By Tim Keller
IJ client Steve May is, by nature, a freedom fighter. From his passionate defense of liberty as a State Representative in the Arizona Legislature, to his service in the U.S. Army, Steve May can turn just about any situation into an opportunity to protect freedom—even a trip to the Coffee Plantation.
One fateful morning, without doing anything particularly wrong, Steve May was compelled to fund not only political speech with which he disagrees, but also the campaigns of those who were running against him in the Legislature. By what means was he so coerced? He received a parking ticket.
By failing to re-feed a parking meter before time ran out, Steve May found himself caught in a wave of ?reform? rolling across the country seeking to fund political speech at public expense. As Steve May so aptly demonstrates, there is one big problem with paying for political campaigns with public dollars: citizens are not likely to consent to footing the bill.
Understanding this basic truth, the drafters of Arizona’s so-called “Clean” Elections Act included a dirty little secret, one that could be the harbinger for nationwide public campaign financing efforts. Any time a person in Arizona receives a civil or criminal fine, including any minor traffic citation, a 10-percent surcharge is added to the fine to go directly into the Clean Elections Fund. From there, it is distributed to candidates for state elective offices. The surcharge is the Act’s primary funding source, constituting nearly two-thirds of all monies collected.
Steve May immediately recognized his First Amendment rights were being trampled. Represented for free by IJ (which later handed over the case to its first state chapter), he filed a lawsuit challenging the constitutionality of the mandatory surcharges.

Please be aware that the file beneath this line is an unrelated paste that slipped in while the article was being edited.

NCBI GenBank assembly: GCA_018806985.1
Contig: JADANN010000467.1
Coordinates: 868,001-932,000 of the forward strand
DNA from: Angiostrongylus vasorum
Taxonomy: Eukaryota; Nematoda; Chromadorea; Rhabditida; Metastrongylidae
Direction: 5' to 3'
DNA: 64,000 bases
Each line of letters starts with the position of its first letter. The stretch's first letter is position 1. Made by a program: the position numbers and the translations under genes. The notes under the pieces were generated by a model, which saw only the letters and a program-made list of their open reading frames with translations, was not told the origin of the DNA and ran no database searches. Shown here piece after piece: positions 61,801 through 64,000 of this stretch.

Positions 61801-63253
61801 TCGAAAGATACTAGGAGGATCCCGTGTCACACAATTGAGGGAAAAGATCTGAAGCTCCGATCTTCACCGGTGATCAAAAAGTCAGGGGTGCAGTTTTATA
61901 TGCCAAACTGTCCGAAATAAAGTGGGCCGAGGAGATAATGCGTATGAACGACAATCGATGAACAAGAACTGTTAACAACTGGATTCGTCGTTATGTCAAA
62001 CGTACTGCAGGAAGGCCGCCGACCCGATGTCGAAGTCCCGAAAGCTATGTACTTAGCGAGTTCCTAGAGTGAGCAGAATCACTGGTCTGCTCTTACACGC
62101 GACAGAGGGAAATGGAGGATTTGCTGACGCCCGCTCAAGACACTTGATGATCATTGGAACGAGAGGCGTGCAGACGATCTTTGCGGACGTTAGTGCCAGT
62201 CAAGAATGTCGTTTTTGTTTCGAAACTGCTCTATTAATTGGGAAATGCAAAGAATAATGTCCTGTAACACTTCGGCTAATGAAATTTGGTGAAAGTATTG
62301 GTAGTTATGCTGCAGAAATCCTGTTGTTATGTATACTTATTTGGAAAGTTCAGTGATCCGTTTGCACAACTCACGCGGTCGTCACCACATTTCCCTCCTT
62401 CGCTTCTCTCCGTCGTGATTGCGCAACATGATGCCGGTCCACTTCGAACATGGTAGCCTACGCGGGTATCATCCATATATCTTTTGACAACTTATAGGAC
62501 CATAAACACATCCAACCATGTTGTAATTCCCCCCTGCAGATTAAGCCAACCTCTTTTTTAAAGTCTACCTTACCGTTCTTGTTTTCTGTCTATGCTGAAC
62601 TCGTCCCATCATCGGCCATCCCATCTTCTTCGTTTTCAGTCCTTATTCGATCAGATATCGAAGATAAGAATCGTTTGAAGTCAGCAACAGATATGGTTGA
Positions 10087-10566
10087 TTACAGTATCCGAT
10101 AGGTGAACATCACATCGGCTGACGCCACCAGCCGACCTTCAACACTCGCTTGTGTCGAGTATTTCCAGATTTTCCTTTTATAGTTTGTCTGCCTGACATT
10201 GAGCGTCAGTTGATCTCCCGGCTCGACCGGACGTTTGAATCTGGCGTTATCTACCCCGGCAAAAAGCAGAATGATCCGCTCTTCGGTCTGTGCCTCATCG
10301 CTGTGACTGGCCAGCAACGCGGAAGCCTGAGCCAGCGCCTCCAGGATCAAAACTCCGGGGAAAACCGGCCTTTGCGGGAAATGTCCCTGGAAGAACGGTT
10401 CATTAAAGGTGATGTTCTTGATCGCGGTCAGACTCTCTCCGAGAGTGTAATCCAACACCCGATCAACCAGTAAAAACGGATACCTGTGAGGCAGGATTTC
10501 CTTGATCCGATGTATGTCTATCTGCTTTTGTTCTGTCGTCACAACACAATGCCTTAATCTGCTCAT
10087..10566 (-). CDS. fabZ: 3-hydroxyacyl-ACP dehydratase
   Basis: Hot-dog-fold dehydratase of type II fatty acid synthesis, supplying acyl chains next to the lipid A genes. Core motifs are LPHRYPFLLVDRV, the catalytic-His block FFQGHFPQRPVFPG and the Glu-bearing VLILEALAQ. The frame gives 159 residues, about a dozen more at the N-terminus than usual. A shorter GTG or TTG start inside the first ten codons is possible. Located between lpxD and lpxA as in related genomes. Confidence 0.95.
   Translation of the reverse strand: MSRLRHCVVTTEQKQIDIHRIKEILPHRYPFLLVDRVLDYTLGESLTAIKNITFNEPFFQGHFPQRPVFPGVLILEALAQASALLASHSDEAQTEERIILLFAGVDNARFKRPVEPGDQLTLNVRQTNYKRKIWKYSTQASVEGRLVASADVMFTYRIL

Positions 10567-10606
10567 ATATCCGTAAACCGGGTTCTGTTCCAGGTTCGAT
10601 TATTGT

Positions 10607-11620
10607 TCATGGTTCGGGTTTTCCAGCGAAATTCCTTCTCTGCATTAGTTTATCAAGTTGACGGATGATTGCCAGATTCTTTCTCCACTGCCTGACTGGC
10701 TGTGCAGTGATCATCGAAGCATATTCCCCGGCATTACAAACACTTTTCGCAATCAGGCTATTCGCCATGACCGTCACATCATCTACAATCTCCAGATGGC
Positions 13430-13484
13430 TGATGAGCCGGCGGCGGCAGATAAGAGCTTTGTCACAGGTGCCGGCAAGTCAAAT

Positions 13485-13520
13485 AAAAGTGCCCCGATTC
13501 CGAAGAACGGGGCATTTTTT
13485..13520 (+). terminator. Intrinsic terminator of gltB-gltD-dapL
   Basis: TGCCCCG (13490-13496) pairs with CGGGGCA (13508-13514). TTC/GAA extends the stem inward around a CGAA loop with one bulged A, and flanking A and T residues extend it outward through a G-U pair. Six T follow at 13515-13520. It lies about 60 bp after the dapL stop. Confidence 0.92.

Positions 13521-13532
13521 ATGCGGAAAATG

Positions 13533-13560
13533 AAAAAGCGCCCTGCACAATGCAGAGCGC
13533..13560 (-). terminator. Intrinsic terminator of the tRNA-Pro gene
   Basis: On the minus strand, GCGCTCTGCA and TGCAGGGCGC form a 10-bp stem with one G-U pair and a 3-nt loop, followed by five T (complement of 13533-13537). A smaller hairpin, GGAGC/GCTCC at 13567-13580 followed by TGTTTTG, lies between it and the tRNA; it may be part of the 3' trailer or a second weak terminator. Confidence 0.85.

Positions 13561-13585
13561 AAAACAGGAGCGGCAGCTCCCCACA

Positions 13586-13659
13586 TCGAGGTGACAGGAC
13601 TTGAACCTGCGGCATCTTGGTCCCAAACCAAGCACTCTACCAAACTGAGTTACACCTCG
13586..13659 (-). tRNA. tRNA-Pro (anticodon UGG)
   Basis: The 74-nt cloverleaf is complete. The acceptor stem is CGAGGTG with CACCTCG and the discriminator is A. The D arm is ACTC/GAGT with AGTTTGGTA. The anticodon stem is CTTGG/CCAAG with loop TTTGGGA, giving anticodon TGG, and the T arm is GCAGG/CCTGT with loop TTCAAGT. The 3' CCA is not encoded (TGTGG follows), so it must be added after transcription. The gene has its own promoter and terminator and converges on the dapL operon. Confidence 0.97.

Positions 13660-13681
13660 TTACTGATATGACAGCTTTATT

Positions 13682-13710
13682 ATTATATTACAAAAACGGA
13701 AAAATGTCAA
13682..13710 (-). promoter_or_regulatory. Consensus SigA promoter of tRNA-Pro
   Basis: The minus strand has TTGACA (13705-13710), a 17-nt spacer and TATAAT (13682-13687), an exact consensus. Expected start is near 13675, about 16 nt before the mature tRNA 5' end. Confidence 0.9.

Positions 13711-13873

Regardless of what one thinks of various campaign finance reform proposals, coerced support of political campaigns strikes at the heart of our First Amendment freedoms. In their great wisdom, our Founding Fathers enshrined in our Constitution the freedom to engage in political speech—or to refrain from doing so.
This June, the Arizona Court of Appeals issued a strong ruling striking down the surcharges as unconstitutional, vindicating the rights of thousands of Arizonans. Judge Sheldon Weisberg’s opinion affirmed what all freedom-loving Americans know in their hearts—government cannot force its citizens to put their money where their mouth isn’t.
In just over three years, the Clean Elections Fund has illegally collected more than $14.8 million in surcharges. The financial impact of this decision on public financing in Arizona will result in an immediate appeal to the Arizona Supreme Court. The impact of this decision on the nationwide effort, however, could be the real story. The McCain-Feingold Act, which limits private funding of political speech, called for a study of Arizona’s scheme. There should be no doubt that campaign reformers ultimately seek to implement a program similar to Arizona’s at the federal level. Absent a method of compelling citizens to fund elections, taxpayers won’t subsidize political campaigns.
Whatever happens next, the IJ Arizona Chapter is committed to defending First Amendment rights, even if the fight takes us to the U.S. Supreme Court.
Tim Keller is a staff attorney at the Institute for Justice Arizona Chapter.